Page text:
This year’s event was held at Elsewhere, a new music venue and art space in Bushwick, Brooklyn. Entering its unremarkable lobby, I could not help but recall the fabled Garage ramp illuminated with airway strip lights that led our way to Paradise. Just inside, heaps of Garage T-shirts sat on display, sporting the Garage’s imprimatur, the bicep flexing hunk holding up that tambourine. A massive sunken floor and smaller gallery spaces gave the party ample room. DePino and Llanos are both internationally recognized DJs who have led the reunion parties for many years. Once again, they brought it in abundance.
House Music Ministers Then and Now
From 1977 through 1987, the Garage spanned what were arguably pop music’s most prolific decades, outliving the disco phenomenon that spawned it. Larry would consistently pull from music adjacent to disco — R&B and Afro-Cuban music — illustrating that disco and house music are in fact black and brown people’s music. In that tradition, the reunion featured essentials like Manu Dibango’s “Soul Makossa” and War’s “City, Country, City,” which under Levan’s revolutionary mixing would give way to “Don’t Leave Me This Way” (Teddy Pendergrass’ version) and Colonel Abrams’ “Music Is the Answer.” They served up the underground fare that Larry’s mixing for the dance floor helped turn into classics.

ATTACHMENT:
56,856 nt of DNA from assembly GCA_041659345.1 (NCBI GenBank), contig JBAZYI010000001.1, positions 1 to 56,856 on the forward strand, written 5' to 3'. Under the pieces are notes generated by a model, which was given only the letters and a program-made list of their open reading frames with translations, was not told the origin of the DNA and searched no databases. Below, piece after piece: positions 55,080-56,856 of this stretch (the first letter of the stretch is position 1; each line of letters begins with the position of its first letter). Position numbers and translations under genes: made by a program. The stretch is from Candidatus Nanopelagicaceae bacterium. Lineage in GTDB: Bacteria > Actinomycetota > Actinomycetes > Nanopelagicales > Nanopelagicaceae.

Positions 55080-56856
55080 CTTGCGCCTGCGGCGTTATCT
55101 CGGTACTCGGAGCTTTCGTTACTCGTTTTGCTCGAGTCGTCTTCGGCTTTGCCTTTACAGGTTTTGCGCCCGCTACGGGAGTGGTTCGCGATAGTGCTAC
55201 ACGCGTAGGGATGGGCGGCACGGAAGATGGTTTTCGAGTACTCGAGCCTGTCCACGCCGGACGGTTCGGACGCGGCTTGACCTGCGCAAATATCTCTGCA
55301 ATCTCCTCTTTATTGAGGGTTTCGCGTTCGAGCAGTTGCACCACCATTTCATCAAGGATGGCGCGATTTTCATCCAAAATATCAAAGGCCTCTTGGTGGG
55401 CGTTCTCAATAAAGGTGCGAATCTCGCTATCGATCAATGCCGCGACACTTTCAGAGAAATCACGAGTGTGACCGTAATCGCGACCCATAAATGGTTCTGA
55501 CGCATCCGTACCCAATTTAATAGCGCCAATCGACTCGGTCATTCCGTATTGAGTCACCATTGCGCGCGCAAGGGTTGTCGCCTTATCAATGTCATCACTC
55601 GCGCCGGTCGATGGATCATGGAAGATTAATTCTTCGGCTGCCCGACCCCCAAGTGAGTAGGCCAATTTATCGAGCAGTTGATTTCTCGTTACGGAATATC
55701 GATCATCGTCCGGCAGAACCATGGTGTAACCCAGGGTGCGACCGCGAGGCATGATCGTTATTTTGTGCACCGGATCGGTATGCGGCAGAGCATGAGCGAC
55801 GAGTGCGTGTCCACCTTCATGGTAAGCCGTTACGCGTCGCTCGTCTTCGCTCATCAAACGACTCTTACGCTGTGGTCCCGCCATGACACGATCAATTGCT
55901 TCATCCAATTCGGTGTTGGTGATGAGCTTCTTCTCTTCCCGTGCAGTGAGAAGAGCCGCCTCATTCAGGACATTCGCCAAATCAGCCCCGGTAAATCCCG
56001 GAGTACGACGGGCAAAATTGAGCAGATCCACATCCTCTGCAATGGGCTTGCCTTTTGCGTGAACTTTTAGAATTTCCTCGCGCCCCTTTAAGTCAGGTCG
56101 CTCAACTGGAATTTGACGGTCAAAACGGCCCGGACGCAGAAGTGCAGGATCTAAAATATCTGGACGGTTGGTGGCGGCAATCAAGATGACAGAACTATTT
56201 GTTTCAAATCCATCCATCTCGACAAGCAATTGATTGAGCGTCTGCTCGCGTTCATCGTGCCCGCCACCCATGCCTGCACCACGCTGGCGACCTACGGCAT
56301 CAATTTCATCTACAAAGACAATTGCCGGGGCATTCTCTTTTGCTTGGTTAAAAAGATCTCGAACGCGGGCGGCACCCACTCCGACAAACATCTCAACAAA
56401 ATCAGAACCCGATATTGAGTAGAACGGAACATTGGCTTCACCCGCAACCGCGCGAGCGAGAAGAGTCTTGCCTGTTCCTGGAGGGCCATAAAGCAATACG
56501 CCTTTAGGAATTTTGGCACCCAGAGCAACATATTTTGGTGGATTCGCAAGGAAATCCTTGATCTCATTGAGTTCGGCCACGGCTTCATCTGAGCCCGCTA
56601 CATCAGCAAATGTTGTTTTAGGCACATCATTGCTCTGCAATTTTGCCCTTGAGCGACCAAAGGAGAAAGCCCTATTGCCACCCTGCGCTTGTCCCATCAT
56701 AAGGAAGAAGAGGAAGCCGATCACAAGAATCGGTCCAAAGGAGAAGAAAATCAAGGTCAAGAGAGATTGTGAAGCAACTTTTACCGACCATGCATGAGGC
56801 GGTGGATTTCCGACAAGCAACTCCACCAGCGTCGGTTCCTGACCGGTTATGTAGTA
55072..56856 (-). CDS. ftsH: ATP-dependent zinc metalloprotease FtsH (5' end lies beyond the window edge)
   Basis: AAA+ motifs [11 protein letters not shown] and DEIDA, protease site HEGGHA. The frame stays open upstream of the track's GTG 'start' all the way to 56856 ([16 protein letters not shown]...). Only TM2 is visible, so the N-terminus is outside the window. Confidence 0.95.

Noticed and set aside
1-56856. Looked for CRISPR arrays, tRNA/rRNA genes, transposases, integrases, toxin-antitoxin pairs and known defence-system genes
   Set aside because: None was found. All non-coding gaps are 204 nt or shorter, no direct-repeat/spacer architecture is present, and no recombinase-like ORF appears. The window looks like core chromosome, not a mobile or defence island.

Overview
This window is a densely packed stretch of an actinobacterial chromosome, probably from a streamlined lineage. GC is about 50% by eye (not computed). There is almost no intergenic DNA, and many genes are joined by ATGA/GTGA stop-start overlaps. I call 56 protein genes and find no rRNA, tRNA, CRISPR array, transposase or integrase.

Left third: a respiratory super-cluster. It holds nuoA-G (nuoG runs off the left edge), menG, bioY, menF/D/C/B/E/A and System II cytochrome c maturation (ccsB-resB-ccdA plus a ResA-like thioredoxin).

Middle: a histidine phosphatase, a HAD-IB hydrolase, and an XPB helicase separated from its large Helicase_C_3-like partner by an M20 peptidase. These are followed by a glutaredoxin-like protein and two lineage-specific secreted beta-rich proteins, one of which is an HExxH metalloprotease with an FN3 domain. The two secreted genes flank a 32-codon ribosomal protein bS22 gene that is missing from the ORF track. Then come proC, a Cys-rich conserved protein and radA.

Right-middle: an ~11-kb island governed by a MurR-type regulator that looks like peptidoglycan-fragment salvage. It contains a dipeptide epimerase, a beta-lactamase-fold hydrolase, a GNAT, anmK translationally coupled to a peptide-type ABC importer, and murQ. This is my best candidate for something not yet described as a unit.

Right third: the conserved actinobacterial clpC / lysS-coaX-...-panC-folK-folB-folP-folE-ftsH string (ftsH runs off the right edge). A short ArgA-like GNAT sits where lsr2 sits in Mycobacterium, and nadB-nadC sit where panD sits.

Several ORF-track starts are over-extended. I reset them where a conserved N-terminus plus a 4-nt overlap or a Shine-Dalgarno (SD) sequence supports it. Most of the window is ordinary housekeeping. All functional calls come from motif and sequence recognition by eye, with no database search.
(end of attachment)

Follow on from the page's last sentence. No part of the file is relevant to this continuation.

My friend Michelle, who was always there with me at the original Paradise Garage parties, could not make it to the reunion this summer, the singular event we had anticipated for months. For us, this would have been a personal reunion, celebrating our lost stomping ground where so many shared memories were made. She had worked overtime that day, too worn out to schlep from the Bronx to Brooklyn. Back in the day, a tab or a cup of coffee might have been enough to rebound. But it is not 1984. We are both well into our 50s, so our bones don’t bounce back as easily. At first, it was hard to get past her absence. I wanted her there to help me reconnect the pieces of memory that each song unfurled in front of me.